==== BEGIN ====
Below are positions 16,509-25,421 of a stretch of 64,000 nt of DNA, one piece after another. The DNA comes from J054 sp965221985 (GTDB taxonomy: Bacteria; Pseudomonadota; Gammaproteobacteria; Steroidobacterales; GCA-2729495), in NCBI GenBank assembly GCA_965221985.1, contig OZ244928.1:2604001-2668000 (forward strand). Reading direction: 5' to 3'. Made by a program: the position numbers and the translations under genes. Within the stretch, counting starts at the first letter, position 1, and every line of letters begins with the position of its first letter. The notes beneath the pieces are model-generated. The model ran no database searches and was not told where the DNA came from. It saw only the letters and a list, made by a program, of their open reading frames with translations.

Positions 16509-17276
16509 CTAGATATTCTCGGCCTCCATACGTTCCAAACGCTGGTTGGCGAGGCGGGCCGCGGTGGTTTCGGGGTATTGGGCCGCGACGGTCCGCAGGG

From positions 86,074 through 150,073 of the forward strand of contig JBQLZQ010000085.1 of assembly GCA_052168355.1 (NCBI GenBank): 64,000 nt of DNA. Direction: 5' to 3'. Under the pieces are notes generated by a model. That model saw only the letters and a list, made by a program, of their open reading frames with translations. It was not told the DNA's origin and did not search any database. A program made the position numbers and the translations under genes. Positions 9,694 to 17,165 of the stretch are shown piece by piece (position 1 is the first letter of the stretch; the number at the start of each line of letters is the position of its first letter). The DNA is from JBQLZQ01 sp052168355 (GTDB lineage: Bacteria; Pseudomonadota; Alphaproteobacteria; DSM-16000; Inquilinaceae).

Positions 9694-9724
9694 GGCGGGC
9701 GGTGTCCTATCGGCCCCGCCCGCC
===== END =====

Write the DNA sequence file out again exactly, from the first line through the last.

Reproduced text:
Below are positions 16,509-25,421 of a stretch of 64,000 nt of DNA, one piece after another. The DNA comes from J054 sp965221985 (GTDB taxonomy: Bacteria; Pseudomonadota; Gammaproteobacteria; Steroidobacterales; GCA-2729495), in NCBI GenBank assembly GCA_965221985.1, contig OZ244928.1:2604001-2668000 (forward strand). Reading direction: 5' to 3'. Made by a program: the position numbers and the translations under genes. Within the stretch, counting starts at the first letter, position 1, and every line of letters begins with the position of its first letter. The notes beneath the pieces are model-generated. The model ran no database searches and was not told where the DNA came from. It saw only the letters and a list, made by a program, of their open reading frames with translations.

Positions 16509-17276
16509 CTAGATATTCTCGGCCTCCATACGTTCCAAACGCTGGTTGGCGAGGCGGGCCGCGGTGGTTTCGGGGTATTGGGCCGCGACGGTCCGCAGGG

From positions 86,074 through 150,073 of the forward strand of contig JBQLZQ010000085.1 of assembly GCA_052168355.1 (NCBI GenBank): 64,000 nt of DNA. Direction: 5' to 3'. Under the pieces are notes generated by a model. That model saw only the letters and a list, made by a program, of their open reading frames with translations. It was not told the DNA's origin and did not search any database. A program made the position numbers and the translations under genes. Positions 9,694 to 17,165 of the stretch are shown piece by piece (position 1 is the first letter of the stretch; the number at the start of each line of letters is the position of its first letter). The DNA is from JBQLZQ01 sp052168355 (GTDB lineage: Bacteria; Pseudomonadota; Alphaproteobacteria; DSM-16000; Inquilinaceae).

Positions 9694-9724
9694 GGCGGGC
9701 GGTGTCCTATCGGCCCCGCCCGCC